Let me move on quickly. In verse 22 we read how news of what happened in Antioch reached Jerusalem. And once again, the church in Jerusalem sent someone to investigate what was happening. This time they sent Barnabas, who we read in verse 24 was a good man, full of the Holy Spirit and faith. When he arrived in Antioch, he saw for himself the evidence of God’s grace in the lives of these new believers. And he was glad about it and encouraged these new believers to remain faithful to the Lord. And again, many more people were converted to faith in Christ. In fact, the church grew so much, that Barnabas needed help. And so he went to Tarsus to look for Paul. And the two of them spent another year in Antioch, meeting with the church, and teaching the people.

Luke adds a little note at the end of verse 26 to say that it was in Antioch that the disciples were first called Christians. One of the commentators says that in the ancient world you had the Jews who believed in one god and you had the pagans who believed in multiple gods. Those who believed in the Lord Jesus weren’t pagans, because they didn’t believe in many gods. But they weren’t Jews either, because they believed in Jesus Christ, the Son of God. And so, you needed a new name to describe this new group of people who weren’t pagans and who weren’t Jews. So, what were they? Since they made so much of Christ, and since they spoke of him, and believed in him, they became known as Christians — a word which really means ‘belonging to Christ’ or people who ‘identify with Christ’. And isn’t that what we want to be known as so that, after visitors have come to our church, they’ll go away thinking to themselves: ‘You know what? Those people really love the Lord Jesus Christ. They can’t stop talking about him and praising God for him.’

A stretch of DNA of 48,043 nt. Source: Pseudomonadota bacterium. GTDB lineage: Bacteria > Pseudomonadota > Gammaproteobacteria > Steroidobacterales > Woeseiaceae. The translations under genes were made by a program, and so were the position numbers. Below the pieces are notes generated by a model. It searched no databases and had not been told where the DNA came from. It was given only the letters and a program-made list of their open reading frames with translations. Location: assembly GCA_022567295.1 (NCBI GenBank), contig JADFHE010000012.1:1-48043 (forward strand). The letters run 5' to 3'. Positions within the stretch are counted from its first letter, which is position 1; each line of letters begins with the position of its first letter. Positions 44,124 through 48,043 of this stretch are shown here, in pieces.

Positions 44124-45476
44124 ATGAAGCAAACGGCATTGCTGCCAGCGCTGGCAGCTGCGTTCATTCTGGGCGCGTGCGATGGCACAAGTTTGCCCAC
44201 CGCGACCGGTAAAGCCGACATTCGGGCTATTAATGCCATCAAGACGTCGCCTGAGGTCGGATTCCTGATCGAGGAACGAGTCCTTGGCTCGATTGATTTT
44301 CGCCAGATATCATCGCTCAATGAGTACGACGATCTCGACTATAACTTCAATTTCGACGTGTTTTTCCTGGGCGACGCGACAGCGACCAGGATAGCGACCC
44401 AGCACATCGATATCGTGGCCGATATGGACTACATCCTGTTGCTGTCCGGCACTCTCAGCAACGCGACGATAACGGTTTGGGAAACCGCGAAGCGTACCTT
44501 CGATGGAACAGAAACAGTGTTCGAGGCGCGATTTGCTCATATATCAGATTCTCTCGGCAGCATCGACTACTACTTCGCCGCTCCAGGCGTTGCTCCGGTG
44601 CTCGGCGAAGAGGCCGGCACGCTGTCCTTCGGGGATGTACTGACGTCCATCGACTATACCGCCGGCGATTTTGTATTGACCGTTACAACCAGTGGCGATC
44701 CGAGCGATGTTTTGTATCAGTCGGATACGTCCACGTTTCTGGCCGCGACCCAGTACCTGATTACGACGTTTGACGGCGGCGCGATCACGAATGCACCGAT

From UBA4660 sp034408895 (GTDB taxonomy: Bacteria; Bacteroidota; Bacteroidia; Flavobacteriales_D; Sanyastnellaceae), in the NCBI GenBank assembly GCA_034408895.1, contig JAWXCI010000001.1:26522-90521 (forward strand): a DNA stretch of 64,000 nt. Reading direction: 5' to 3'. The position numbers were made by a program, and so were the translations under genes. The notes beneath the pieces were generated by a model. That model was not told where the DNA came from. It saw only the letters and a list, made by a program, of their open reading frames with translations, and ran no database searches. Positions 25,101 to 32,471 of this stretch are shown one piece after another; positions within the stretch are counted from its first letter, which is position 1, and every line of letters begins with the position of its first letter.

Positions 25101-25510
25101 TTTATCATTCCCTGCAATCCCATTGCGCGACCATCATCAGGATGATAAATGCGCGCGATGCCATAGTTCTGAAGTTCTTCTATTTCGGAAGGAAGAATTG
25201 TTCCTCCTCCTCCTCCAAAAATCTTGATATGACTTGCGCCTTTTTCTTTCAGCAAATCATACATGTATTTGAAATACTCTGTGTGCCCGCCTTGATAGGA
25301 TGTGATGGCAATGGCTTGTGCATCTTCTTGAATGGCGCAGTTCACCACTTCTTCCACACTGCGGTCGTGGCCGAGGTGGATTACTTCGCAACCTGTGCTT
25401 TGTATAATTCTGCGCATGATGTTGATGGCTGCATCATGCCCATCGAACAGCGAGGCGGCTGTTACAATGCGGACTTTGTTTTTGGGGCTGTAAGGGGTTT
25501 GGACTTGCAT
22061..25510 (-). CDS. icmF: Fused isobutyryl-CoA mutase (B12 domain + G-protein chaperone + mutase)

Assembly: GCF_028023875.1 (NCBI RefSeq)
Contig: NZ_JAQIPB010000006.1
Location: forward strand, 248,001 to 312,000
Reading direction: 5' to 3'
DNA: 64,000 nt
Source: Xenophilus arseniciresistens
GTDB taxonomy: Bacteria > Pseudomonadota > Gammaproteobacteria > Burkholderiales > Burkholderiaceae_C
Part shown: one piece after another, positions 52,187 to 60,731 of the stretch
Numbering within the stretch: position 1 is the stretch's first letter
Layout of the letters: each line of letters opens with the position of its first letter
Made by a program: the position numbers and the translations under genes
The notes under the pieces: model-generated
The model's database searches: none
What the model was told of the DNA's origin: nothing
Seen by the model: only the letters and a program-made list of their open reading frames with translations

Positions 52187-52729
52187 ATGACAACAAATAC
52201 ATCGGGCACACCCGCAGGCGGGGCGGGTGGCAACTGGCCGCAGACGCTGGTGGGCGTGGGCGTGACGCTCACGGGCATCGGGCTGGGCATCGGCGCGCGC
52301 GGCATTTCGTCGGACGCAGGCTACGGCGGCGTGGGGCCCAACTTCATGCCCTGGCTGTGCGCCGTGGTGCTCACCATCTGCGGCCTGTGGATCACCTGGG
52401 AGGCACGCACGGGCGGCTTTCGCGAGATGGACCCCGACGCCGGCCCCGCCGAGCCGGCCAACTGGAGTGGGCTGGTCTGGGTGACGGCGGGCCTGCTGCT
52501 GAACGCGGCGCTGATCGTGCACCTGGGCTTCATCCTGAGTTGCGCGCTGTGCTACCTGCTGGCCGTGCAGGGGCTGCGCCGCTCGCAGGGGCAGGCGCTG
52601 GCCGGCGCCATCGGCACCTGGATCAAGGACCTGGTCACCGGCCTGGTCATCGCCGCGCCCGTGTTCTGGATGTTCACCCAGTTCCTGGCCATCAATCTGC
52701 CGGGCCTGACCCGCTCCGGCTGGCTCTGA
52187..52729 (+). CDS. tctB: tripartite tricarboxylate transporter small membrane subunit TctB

Verses 27 to 30

Back in verse 23 Luke tells us that Barnabas saw evidence of God’s grace in the believers in Antioch. And in verses 27 to 30 we see further evidence that God was at work among these people, changing them so that they became more and more like the Lord Jesus in their obedience to their Heavenly Father and in their love for one another.

So, we read how this prophet, Agabus, predicted that a famine would take place soon. And Luke adds that this in fact happened in the days of the Emperor Claudius. Well, when the believers in Antioch heard this, they were determined to do something in order to help the believers who were living in Judea. All of them gave what they could. And in verse 30 we read that Barnabas and Paul were sent off with their gift for them.

There are three things to notice briefly. First of all, we sometimes refer to the communion of the saints. Believers are united to Christ by faith. But we’re also united to one another in love and are under obligation to help our fellow believers. And here we see a remarkable example of this, because here we have Gentile believers sending help to Jewish believers. Once they were strangers, now they are brothers and sisters in the Lord.

Secondly, they provided help, each according to his ability. Those who could afford much, gave much. Those who could only afford to give a little, gave a little. That’s a good principle to apply today. Some of us are wealthier than others. Some of us have fewer financial obligations that others. When called to give help to believers who are in need, we should give according to our ability.

And thirdly, notice that they sent the money to the elders. In other words, one church sent help to another church. In the book of Acts, we read of churches sending help. We read of churches receiving help. Churches commissioned and sent out missionaries. And whenever missionaries went to a city and people were converted, a church was formed, and elders were appointed. Today we have lots of para-church organisations which exist alongside the church. Now, these para-church organisations have their place and many of them support the work of the church in important ways. However, while they have their place, they are always secondary to the church and can never replace the church, because the church has been instituted by God in his word. And the Lord Jesus has promised to build his church. And, as we have seen from this passage, he builds it through the preaching of his word and, in his church, he teaches his people to love and care for one another.